Castle in England
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Norman Stone Castles in England

A Norman Castle
A Norman Castle

There were no existence of any sort of castles till the time when the Anglo Saxons ruled over England. After the Battle of Hastings which took place in 1066, where the Normans defeated the Anglo Saxons and took over England, William I the conqueror introduced the concept of building castles with bailey wood and motte wood.

This era started off from a scratch and went strong as over 1000 wooden castles of the same build was built over the period of time. William I the conqueror also could rule England in a better way through routing his activities from the wooden castles.

However, William I the conqueror built the wooden castles with a mindset that the castles will not be permanent ones due to a reason that in those times, wood used to get rotten very easily and thus the castles could be easily burnt or even destroyed by the enemies. Thus, to come out of this kind of a situation, William I the conqueror decided to build stone castles.

Emergence of Stone Castles


Motte and Bailey Castles

This was the time when the Norman stone castles in England started to be more popular and were being built in large numbers. Initially, the bailey castles and the Motte castles were being strongly fortified through the conversion of such wooden castles to stone castle.

The first development of a Norman castle in England was through the raising of the timber buildings on the walls of stone. Once this step was completed, the next step was to build the castle keep, that is, the tower of the castle entirely again with the use of the stones.

After completing all such necessary steps, in the medieval era, we saw the first Norman castle in England, which is the Tower of London (known to be famous even in the present days). The chief architect behind this famous castle bilt by William I the conqueror was Robert, who was the Lord of Belleme.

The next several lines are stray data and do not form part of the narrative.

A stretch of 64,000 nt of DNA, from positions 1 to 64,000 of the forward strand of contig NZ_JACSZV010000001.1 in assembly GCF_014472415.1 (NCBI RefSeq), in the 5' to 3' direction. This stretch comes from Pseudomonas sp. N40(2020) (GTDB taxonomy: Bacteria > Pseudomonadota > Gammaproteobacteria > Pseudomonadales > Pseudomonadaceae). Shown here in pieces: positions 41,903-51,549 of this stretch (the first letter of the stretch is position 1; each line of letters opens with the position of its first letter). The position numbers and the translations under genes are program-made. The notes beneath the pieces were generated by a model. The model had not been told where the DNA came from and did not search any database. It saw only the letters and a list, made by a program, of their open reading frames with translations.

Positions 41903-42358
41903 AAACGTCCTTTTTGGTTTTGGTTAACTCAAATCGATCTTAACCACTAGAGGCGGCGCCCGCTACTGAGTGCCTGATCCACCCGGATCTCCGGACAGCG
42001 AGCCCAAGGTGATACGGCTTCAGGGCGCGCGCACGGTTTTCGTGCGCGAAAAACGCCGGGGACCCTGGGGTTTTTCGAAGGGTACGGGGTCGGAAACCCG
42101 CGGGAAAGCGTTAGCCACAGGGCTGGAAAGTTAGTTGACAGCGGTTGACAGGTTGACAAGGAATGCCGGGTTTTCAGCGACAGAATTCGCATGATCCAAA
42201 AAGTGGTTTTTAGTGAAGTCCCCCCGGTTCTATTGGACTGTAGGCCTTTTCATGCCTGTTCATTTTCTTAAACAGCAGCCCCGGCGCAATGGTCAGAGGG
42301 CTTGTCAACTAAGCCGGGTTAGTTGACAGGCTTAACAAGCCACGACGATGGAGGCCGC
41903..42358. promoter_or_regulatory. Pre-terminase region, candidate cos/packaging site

From the time of Norman invasion, that is 1066 to the year when William I the conqueror died, that is 1087, a total of 21 years of rule has been recorded in the history.

In these 21 years of rule by William I the conqueror, he built a total number of 86 castles which were made of stone. Even before that, when wooden castles existed, it is noted by historians that William I the conqueror built over 1000 castles which were made of wood.

Types of Stones used to build the Stone Castles

The Normans mostly made use of the old Roman bricks due to their strength and longibility for the constructions of stone castles. Another type of stones were also used widely which used to be mined in the quarries. Apart from these two types of popularly used materials, several other materials used to be used. They are hard chalk, limestone, flint and sandstone.

Stone Castles
Stone Castles in Norman Era

Purpose of building the Norman Stone Castles

William I the conqueror was a very wise king and thus he would have good intentions behind building the stone castles for the Norman empire. Thus, following mentioned are some of the purposes which William I the conqueror had behind building the stone castles:

  • In order to act as a post which was fortified
  • In order to keep the indigenous population frightened
  • In order to provide a place of justice for the Normans
  • In order to adjoin the rivers
  • In order to provide a place where the men and the horses used to be housed
  • In order to overlook the entire town and keep an eye on enemy attacks, if any, from long ranges

How did castles help the Normans control England?

The Normans when compared to the Anglo Saxons were advanced in military forces. The Normans also made wide use of horses. Considering the main aspects of the Normans, likely, the military forces, the approach of rule of the king, etc. the Normans required a central place of operation.